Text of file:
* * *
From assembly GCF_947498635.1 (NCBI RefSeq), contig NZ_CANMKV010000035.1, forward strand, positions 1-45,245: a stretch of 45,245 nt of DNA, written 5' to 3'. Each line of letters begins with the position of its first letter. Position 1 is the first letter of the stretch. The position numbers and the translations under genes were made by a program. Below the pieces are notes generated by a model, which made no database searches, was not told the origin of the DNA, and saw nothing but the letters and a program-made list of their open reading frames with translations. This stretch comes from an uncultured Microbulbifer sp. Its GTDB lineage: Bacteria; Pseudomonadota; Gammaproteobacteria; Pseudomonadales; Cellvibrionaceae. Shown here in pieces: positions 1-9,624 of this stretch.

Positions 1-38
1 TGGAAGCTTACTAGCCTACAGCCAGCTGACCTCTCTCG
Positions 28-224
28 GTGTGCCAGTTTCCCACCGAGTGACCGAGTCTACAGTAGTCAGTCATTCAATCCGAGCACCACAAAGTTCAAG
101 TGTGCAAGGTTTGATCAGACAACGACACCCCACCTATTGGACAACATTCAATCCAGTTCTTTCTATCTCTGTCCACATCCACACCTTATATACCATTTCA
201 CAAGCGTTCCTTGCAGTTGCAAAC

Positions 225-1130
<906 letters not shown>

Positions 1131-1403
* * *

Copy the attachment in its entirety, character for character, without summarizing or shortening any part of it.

From assembly GCF_947498635.1 (NCBI RefSeq), contig NZ_CANMKV010000035.1, forward strand, positions 1-45,245: a stretch of 45,245 nt of DNA, written 5' to 3'. Each line of letters begins with the position of its first letter. Position 1 is the first letter of the stretch. The position numbers and the translations under genes were made by a program. Below the pieces are notes generated by a model, which made no database searches, was not told the origin of the DNA, and saw nothing but the letters and a program-made list of their open reading frames with translations. This stretch comes from an uncultured Microbulbifer sp. Its GTDB lineage: Bacteria; Pseudomonadota; Gammaproteobacteria; Pseudomonadales; Cellvibrionaceae. Shown here in pieces: positions 1-9,624 of this stretch.

Positions 1-38
1 TGGAAGCTTACTAGCCTACAGCCAGCTGACCTCTCTCG
Positions 28-224
28 GTGTGCCAGTTTCCCACCGAGTGACCGAGTCTACAGTAGTCAGTCATTCAATCCGAGCACCACAAAGTTCAAG
101 TGTGCAAGGTTTGATCAGACAACGACACCCCACCTATTGGACAACATTCAATCCAGTTCTTTCTATCTCTGTCCACATCCACACCTTATATACCATTTCA
201 CAAGCGTTCCTTGCAGTTGCAAAC

Positions 225-1130
<906 letters not shown>

Positions 1131-1403